Newspaper article The Christian Science Monitor

Answer to Jordan's Economic Woes May Lie in Iraq ; Jordan's Transportation Minister Recently Visited Iraq, and the Prime Minister May Follow Suit

Newspaper article The Christian Science Monitor

Answer to Jordan's Economic Woes May Lie in Iraq ; Jordan's Transportation Minister Recently Visited Iraq, and the Prime Minister May Follow Suit

Article excerpt

When Mohammad Kalaldeh, Jordan's minister of transport, visited Baghdad early this month for the first time in five years, he was disturbed by what he calls the "annihilation" of the Iraqi people.

"To see people having to sell the hinges and handles from their doors, it horrified me," he says, describing one measure that members of the Iraqi middle class use to scrape up a little money.

Just after his return to Amman, Mr. Kalaldeh continues, a pair of US officials came to ask him about his trip. "You are strangling Jordan, and you are strangling the Iraqi people in order to enforce US policy," he lectured them, referring to the decade-old, US-led United Nations trade embargo of Iraq.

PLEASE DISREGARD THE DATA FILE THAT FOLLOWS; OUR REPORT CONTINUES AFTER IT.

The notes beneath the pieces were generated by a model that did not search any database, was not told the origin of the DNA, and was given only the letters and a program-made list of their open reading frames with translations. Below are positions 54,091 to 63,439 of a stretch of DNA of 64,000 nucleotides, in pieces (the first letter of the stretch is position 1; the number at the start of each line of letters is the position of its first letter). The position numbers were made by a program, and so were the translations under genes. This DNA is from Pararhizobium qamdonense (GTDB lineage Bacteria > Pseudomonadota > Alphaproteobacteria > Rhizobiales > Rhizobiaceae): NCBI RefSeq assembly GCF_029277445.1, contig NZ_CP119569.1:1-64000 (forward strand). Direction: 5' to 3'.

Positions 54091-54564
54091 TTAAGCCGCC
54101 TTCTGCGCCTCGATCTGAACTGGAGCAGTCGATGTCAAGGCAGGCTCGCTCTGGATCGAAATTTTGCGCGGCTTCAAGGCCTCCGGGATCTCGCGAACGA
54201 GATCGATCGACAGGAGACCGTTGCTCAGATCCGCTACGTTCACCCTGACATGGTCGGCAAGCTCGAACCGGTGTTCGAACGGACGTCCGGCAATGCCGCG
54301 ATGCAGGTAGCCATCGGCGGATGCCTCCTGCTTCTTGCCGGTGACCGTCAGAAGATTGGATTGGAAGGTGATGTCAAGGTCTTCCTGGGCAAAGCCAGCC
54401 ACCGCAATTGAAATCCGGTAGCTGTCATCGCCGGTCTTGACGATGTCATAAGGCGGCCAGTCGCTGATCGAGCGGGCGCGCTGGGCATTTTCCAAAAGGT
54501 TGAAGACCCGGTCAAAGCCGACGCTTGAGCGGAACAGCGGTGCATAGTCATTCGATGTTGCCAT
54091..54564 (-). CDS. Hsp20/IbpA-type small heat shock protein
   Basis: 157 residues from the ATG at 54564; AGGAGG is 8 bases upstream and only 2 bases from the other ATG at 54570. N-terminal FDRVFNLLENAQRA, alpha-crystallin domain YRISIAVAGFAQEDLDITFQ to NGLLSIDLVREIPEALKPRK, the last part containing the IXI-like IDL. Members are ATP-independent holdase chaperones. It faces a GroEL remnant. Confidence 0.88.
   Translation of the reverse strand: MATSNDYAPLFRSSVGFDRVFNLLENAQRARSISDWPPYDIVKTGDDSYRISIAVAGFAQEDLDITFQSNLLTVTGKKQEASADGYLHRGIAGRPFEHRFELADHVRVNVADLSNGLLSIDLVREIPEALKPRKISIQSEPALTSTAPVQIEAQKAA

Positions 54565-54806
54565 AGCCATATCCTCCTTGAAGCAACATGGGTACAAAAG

The US insists that Iraqi President Saddam Hussein is responsible for the deprivations of his people, not the Western powers trying to restrict Iraq from re-arming the military that the US and its coalition partners crushed during the Gulf War.

But US protestations, in the face of years of dire reports about Iraq by independent observers and humanitarian groups, are sounding increasingly hollow - especially here in Jordan, where the embargo is a pita-and-hummus issue.

Before the Gulf War, Iraq was Jordan's largest trading partner, and Jordanian officials are eager to see commercial opportunities restored.

They say Jordan's businesses are losing ground to countries - such as Dubai, Syria, and Turkey - whose trade with Iraq, some of it sanctioned by the UN and some not, is expanding.

This country's new king, Abdullah II, is trying to revamp the economy, and some analysts say his reforms aren't yet having the desired payoff. A way out of Jordan's economic troubles may lie in Iraq.

"We have a huge market on our doorstep," says Mustafa Hamarneh of the state-backed Center for Strategic Studies in Amman. Re-opening that market, he adds, "can be a very important step toward turning this country around."

Jordan's King Hussein refused to join the US-led coalition during the Gulf War. But as UN-imposed sanctions began adversely affecting his country, he began to lean more Westward. …

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